In 2007, upon further investigation, Heath discovered that the overcharges were more substantial than originally anticipated because Wisconsin Bell did not provide the school districts the benefit of certain favorable pricing offered to state departments, agencies, universities, and other users under a contract between Wisconsin Bell and the DOA titled the Voice Network Services Agreement (“VNS Agreement”). The VNS Agreement represented the rates the districts should have been charged as all of the school districts were “similarly situated” to other government agencies that received the prices charged to the DOA. See 47 C.F.R. § 54.500(f) (requiring that schools be charged at rates equal to or lower than those charged to “similarly situated” non-residential customers for “similar services”).
Heath informed Wisconsin Bell of the discrepancy, but it nonetheless refused to provide the more favorable pricing. Soon thereafter, Heath discovered more information regarding the DOA pricing on the DOA's website, including the VNS Agreement itself, and continued to press Wisconsin Bell for the better pricing. Wisconsin Bell granted the DOA pricing to a small number of schools, but denied it to others. Heath then sent an open records request to the DOA, but received no additional information beyond that which was available on the DOA website, i.e. the VNS Agreement.
Heath filed this qui tam lawsuit in 2008. He alleged that Wisconsin Bell fraudulently overcharged school districts, libraries and the United States for telecommunication services. The United States declined to intervene, following three years of investigating the claim.
The district court granted Wisconsin Bell's motion to dismiss for lack of subject matter jurisdiction. It held that the public disclosure bar applied, which prohibits courts from exercising jurisdiction over claims based on public disclosures. It also found that Heath was not saved by the original source exception, which permits an individual to pursue a claim based on publicly disclosed information if he or she is the original source of the information. The court held that Heath's reliance on the DOA's website in obtaining the information was determinative and held the bar applicable.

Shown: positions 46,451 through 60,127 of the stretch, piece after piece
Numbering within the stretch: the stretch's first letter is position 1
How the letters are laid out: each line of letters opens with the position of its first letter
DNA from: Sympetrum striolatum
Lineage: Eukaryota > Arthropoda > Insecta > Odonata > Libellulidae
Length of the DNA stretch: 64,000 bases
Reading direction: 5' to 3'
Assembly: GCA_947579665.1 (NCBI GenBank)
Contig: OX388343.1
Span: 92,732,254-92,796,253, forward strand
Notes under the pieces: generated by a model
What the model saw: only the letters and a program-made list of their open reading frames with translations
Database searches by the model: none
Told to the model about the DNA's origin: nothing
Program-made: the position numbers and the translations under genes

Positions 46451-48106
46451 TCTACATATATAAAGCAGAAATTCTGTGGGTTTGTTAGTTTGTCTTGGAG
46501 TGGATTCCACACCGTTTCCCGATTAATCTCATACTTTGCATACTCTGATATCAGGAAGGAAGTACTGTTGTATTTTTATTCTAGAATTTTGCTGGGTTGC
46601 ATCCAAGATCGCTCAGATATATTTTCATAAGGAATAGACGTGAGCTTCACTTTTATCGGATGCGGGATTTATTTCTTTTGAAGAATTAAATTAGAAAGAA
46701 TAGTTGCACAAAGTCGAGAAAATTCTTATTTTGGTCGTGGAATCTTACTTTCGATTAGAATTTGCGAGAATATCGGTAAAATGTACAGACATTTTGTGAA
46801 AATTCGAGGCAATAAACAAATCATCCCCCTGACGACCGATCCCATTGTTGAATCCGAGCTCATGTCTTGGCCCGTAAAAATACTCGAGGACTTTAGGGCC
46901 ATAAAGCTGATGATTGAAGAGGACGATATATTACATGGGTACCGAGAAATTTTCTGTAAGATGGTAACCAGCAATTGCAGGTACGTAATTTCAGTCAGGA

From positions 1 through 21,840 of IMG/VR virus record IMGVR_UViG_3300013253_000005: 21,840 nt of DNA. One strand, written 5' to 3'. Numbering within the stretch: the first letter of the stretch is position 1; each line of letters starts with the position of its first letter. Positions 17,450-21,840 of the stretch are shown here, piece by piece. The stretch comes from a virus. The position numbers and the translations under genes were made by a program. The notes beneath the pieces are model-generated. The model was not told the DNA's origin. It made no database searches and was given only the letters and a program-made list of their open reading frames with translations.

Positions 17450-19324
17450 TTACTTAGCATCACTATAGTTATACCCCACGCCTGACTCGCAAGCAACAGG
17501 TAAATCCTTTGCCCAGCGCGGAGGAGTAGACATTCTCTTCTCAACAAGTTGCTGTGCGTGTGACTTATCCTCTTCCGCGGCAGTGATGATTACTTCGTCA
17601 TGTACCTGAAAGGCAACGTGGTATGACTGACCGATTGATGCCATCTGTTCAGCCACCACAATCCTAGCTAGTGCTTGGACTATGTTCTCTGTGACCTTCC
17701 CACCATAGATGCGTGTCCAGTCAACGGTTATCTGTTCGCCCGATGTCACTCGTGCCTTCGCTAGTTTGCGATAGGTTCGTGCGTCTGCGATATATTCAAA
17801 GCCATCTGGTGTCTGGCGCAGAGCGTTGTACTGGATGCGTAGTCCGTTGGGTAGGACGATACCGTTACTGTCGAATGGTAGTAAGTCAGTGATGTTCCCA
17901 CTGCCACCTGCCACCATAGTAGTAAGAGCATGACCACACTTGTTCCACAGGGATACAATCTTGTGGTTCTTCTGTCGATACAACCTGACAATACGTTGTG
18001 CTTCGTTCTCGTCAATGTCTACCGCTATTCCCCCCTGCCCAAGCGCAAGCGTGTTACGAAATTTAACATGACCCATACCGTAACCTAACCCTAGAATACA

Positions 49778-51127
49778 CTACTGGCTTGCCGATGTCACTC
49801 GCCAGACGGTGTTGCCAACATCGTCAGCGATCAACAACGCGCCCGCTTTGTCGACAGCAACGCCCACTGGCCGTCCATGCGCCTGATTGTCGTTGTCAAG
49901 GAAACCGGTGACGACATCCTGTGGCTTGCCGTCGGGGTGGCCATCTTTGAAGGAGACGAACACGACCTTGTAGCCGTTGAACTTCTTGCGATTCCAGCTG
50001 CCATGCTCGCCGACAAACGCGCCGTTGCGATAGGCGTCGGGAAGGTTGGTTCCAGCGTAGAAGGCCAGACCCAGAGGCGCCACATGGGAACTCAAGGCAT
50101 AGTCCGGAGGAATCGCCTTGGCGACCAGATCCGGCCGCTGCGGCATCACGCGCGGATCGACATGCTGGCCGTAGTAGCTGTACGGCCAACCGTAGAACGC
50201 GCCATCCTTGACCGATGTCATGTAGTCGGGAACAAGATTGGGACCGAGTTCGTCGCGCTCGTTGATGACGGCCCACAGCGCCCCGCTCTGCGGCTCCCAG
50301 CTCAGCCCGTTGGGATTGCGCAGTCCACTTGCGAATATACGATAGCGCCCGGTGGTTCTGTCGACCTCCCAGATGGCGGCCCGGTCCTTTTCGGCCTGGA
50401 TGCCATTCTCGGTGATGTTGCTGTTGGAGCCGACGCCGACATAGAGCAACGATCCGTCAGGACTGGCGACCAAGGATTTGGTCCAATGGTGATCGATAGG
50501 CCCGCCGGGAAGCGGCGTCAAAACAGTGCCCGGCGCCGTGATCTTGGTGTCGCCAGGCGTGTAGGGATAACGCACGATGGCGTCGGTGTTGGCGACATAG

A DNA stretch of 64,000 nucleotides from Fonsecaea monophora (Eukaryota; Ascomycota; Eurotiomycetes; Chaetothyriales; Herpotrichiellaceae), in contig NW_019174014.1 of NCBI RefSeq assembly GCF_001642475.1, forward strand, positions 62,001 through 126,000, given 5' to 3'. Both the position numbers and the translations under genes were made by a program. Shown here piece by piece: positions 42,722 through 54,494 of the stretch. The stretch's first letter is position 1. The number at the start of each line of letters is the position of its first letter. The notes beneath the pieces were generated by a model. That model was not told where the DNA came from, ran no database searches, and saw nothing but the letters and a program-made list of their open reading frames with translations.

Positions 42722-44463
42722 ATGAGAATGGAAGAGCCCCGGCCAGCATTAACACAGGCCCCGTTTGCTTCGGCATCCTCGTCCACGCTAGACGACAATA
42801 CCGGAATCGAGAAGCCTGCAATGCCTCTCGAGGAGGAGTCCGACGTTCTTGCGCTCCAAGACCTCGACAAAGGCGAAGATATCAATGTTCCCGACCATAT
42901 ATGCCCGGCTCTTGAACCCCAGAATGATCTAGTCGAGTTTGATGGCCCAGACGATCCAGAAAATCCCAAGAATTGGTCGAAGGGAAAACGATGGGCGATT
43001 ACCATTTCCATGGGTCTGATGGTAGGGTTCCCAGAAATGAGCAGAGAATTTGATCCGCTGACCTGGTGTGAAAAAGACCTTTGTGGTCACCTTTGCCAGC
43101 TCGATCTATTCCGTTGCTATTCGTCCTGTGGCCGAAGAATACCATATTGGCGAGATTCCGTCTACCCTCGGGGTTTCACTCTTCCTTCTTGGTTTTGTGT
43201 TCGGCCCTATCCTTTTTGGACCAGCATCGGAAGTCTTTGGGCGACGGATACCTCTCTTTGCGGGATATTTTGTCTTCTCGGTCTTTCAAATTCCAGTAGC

The district court found that the public disclosure bar applied to Heath's qui tam case and it therefore lacked jurisdiction; a decision that we review de novo. Apex Digital, Inc. v. Sears, Roebuck & Co., 572 F.3d 440, 443 (7th Cir.2009).
The False Claims Act permits “both the Attorney General and private qui tam relators to recover from persons who make false or fraudulent claims for payment to the United States.” Graham Cnty. Soil and Water Conservation Dist. v. U.S. ex rel. Wilson, 559 U.S. 280, 283 (2010). Yet it also seeks to prevent parasitic lawsuits by “opportunistic plaintiffs who have no significant information to contribute of their own[.]” Id. at 294. To this effect, Congress implemented the public disclosure bar, which precludes suits “based upon the public disclosure of allegations or transactions ․ in a congressional, administrative, or Government Accounting Office report, hearing, audit, or investigation, or from the news media, unless the action is brought by the Attorney General or the person bringing the action is the original source of the information.” Addendum 1, 31 U.S.C. § 3730(e)(4)(A) (effective Oct. 27, 1998—Mar. 22, 2010).1